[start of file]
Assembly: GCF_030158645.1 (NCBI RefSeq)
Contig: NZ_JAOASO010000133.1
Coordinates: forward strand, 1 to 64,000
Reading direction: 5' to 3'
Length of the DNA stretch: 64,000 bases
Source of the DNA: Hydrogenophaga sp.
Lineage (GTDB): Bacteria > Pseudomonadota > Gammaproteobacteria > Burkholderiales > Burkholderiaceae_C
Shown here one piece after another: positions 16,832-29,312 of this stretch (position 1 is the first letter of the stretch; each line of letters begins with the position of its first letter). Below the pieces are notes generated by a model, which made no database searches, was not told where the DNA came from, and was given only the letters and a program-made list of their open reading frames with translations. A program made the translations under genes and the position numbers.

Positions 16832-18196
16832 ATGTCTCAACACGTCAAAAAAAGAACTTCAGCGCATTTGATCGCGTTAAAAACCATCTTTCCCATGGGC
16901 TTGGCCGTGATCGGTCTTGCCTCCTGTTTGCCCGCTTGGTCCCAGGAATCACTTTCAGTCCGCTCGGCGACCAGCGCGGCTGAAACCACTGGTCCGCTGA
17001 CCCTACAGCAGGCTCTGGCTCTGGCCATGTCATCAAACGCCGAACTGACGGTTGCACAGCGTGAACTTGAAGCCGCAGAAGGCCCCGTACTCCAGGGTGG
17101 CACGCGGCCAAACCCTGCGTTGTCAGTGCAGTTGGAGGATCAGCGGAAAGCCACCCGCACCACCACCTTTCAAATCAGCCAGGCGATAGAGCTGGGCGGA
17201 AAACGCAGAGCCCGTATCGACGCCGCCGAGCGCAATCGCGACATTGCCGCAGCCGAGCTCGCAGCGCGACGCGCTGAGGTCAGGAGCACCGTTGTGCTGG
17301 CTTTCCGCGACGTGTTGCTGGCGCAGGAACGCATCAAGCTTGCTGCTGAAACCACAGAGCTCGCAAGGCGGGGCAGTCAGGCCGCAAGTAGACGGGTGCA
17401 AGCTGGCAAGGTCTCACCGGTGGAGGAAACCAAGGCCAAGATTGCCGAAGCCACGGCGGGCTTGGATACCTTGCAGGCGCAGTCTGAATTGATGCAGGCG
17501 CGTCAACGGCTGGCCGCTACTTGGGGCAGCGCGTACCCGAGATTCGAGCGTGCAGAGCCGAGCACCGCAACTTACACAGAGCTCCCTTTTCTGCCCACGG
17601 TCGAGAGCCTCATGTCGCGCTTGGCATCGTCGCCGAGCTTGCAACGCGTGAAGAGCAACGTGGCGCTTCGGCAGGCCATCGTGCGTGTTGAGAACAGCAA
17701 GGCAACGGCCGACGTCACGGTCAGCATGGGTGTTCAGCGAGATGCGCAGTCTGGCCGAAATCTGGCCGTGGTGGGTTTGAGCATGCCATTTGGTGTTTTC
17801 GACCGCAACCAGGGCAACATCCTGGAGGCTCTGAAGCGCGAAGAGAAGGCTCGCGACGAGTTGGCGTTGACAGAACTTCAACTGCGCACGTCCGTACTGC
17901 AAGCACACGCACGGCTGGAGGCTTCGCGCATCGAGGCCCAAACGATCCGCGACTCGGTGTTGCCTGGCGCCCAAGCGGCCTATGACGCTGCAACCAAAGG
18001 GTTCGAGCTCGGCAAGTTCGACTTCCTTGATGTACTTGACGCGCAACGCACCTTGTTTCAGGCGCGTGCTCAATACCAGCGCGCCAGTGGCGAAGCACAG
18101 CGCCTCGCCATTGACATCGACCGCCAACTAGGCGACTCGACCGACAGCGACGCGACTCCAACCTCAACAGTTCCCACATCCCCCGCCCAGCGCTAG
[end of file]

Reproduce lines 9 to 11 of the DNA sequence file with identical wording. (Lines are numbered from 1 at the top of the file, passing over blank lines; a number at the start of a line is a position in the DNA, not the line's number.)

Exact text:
Positions 16832-18196
16832 ATGTCTCAACACGTCAAAAAAAGAACTTCAGCGCATTTGATCGCGTTAAAAACCATCTTTCCCATGGGC
16901 TTGGCCGTGATCGGTCTTGCCTCCTGTTTGCCCGCTTGGTCCCAGGAATCACTTTCAGTCCGCTCGGCGACCAGCGCGGCTGAAACCACTGGTCCGCTGA